I first felt the surge of “competitive juices,” that sport induced adrenalin rush, while caddying for my dad, “Big John.” We were about to tee off for the final nine holes of the Southwest Kansas Sand Green Golf Championship. The venue was Fort Hays Country Club in Hays, Kansas, a wind-swept hill-top 9-hole course built on the historic grounds of old Fort Hays. It may have been sand green golf contested on a blood soaked battle ground, but Championship Golf is Championship Golf.
Sand Green Golf represents a mid-point between the early sea-side golf played on sheep pastures and the manicured oasis that we call golf courses today.
For a ten years old kid pulling a home made golf cart, the Championship was the biggest thing I had ever been a part of. I felt a shiver of intensity as I pulled the hand knit head cover off the “War Club,” Big John’s pet name for his custom made, jumbo-head, X-shaft, E-2 swing weight, Spaulding Top Flight driver. As I handed him the War Club, the wind was whipping Big John’s soft peach colored slacks across his always spotless brown and white FootJoys shoes. With the War Club resting against his thigh, Big John used both hands to secure his white Ben Hogan cap snugly on his head.
With a mighty and very athletic swing, the never-to-be-out-driven, Big John smashed a brand new wound rubber Spaulding Dot golf ball nearly 300 yards to the flat part of the fairway on this down-hill dogleg left par 5. The monster drive left Big John with a risk-reward 175 yard shot to the tiny sand green target neatly tucked under a cliff face.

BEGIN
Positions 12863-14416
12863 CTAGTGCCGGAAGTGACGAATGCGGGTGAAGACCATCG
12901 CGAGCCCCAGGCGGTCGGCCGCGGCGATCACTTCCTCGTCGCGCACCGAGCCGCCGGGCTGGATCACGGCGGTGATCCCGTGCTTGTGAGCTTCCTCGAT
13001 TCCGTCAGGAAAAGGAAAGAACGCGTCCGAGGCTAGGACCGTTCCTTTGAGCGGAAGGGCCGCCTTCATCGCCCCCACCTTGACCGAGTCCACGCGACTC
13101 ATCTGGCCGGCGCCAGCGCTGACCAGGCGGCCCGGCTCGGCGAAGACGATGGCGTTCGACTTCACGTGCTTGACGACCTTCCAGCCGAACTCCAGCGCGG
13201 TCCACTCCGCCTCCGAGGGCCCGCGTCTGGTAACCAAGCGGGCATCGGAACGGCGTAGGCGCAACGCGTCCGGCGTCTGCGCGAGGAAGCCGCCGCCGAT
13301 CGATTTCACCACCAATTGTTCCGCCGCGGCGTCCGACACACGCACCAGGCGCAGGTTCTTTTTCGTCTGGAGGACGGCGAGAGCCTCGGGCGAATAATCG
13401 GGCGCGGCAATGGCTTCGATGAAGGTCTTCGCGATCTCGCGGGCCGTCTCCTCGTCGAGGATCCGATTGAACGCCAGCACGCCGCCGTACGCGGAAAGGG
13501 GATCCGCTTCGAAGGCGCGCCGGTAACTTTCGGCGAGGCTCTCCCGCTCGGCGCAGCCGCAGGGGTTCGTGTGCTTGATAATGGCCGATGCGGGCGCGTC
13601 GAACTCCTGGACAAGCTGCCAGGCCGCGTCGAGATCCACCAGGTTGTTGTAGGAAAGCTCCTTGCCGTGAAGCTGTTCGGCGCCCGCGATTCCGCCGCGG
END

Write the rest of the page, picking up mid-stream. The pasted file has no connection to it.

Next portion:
The first hole at FHCC could have been created in the mind of famed golf artist, Bud Chapman. Standing in the fairway, your eyes were immediately drawn to a black spot in the cliff face that rose about 35 feet directly behind the green. The black spot was a shallow cave who’s wall was charred black by smoke stains from centuries of Native American, Cheyenne and Arapaho, who used the cave and cliff for shelter from the constant winds of western Kansas. A small pond, usually dry but very much a hazard, sat directly in front of the green. Huge twin cottonwood trees framed this memorable picture.
Lay-up, like the others in the final foursome? Never! With his left hand, encased in a fingerless glove, Big John released a few blades of the buffalo grass to gage the strength of the side wind. He pointed at his five iron. After two practice swings Big John hit a very high shot that started directly at the great old cottonwood tree that guarded the front right of the green. As the ball lost its velocity the brisk wind racing along the cliff face caught the ball; it began to move left. The Spaulding Dot hit the deep raked groves in the oily sand about 12 feet to the right of the hole and never moved from the impact divot.